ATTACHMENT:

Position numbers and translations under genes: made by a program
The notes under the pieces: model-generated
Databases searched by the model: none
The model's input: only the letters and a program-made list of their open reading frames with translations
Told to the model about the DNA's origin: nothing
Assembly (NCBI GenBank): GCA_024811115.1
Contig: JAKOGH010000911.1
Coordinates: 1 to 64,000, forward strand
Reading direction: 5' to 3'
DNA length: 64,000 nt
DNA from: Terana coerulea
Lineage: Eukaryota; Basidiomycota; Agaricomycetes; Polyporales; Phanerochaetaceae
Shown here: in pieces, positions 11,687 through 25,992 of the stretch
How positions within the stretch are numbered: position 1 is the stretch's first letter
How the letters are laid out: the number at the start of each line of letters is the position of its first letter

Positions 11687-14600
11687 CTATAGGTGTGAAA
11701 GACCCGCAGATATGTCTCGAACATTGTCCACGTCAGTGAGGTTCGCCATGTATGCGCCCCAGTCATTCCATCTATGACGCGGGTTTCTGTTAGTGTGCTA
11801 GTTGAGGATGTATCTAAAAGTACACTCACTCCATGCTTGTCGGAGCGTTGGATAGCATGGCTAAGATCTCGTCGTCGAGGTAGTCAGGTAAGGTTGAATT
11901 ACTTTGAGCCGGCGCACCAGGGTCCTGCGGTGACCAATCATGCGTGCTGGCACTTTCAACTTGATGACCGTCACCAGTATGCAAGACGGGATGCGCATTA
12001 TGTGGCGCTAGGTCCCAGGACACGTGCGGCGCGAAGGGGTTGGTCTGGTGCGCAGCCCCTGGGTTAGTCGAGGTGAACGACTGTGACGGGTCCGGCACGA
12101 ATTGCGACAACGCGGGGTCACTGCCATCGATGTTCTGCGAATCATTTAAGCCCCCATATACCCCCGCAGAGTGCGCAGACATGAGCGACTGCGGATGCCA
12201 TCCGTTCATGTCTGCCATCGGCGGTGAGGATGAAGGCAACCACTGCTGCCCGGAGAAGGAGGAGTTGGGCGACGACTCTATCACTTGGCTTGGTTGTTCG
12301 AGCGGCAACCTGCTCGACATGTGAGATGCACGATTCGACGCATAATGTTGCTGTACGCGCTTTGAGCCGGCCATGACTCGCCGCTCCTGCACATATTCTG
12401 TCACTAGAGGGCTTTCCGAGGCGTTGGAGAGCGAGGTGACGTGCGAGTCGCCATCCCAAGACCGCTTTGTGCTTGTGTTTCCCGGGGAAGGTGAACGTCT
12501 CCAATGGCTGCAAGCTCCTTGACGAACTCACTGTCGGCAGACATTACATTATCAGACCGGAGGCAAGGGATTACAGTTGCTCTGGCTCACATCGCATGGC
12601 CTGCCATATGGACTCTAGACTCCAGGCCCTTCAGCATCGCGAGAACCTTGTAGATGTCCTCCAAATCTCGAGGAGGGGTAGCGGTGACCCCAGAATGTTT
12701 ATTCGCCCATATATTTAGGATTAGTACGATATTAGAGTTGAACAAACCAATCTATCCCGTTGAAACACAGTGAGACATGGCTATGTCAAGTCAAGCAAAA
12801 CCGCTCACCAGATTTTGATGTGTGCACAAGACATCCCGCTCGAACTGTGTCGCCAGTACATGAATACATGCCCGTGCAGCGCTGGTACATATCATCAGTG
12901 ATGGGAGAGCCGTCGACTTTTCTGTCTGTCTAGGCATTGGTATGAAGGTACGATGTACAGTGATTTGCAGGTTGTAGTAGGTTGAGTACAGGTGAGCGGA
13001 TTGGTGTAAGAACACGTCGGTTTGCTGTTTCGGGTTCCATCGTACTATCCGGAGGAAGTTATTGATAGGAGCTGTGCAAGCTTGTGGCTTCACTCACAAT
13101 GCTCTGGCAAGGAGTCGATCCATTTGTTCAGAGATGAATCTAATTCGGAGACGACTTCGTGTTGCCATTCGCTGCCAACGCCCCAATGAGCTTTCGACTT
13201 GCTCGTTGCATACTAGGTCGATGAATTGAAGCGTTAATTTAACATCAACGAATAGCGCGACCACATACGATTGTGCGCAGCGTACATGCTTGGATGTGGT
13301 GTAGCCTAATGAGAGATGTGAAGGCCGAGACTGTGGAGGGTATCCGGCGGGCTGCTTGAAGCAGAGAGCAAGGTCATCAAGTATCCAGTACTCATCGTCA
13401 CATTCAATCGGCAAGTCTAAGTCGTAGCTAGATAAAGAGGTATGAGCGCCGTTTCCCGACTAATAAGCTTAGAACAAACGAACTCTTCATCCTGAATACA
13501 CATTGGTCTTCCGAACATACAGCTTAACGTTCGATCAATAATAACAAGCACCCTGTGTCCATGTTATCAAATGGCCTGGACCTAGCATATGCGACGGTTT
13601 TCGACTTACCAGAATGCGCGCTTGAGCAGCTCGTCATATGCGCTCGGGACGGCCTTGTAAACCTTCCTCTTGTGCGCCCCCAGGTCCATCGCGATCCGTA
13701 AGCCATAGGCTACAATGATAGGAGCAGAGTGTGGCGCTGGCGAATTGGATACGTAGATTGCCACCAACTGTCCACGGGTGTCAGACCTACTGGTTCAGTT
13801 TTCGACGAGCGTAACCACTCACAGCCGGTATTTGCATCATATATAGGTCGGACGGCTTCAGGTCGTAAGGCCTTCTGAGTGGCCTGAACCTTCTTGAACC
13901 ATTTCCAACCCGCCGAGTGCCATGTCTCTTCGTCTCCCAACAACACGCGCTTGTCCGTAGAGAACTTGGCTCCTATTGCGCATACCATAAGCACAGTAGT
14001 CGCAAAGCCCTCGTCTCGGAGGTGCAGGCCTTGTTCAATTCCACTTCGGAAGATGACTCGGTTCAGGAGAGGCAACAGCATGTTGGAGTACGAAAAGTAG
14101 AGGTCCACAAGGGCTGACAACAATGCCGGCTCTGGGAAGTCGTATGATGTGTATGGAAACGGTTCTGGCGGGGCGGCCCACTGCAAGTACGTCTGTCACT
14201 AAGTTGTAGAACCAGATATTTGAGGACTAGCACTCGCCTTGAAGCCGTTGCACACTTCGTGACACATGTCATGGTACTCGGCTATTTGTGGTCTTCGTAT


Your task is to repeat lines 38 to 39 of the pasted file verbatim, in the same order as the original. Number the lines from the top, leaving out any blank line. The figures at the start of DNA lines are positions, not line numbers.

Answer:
13701 AGCCATAGGCTACAATGATAGGAGCAGAGTGTGGCGCTGGCGAATTGGATACGTAGATTGCCACCAACTGTCCACGGGTGTCAGACCTACTGGTTCAGTT
13801 TTCGACGAGCGTAACCACTCACAGCCGGTATTTGCATCATATATAGGTCGGACGGCTTCAGGTCGTAAGGCCTTCTGAGTGGCCTGAACCTTCTTGAACC